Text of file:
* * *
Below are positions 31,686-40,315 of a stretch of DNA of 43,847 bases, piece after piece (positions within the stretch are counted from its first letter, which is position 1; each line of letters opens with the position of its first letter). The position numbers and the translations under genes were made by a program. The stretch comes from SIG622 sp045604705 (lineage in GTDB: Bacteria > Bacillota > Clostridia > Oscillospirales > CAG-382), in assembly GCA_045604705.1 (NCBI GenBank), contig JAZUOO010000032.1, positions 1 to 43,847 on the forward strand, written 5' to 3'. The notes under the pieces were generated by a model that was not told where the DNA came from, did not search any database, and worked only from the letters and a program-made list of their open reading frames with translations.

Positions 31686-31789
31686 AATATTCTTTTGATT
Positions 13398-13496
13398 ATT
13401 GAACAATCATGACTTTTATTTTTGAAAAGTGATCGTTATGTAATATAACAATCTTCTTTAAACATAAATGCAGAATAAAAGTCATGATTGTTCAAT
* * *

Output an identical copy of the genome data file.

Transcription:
Below are positions 31,686-40,315 of a stretch of DNA of 43,847 bases, piece after piece (positions within the stretch are counted from its first letter, which is position 1; each line of letters opens with the position of its first letter). The position numbers and the translations under genes were made by a program. The stretch comes from SIG622 sp045604705 (lineage in GTDB: Bacteria > Bacillota > Clostridia > Oscillospirales > CAG-382), in assembly GCA_045604705.1 (NCBI GenBank), contig JAZUOO010000032.1, positions 1 to 43,847 on the forward strand, written 5' to 3'. The notes under the pieces were generated by a model that was not told where the DNA came from, did not search any database, and worked only from the letters and a program-made list of their open reading frames with translations.

Positions 31686-31789
31686 AATATTCTTTTGATT
Positions 13398-13496
13398 ATT
13401 GAACAATCATGACTTTTATTTTTGAAAAGTGATCGTTATGTAATATAACAATCTTCTTTAAACATAAATGCAGAATAAAAGTCATGATTGTTCAAT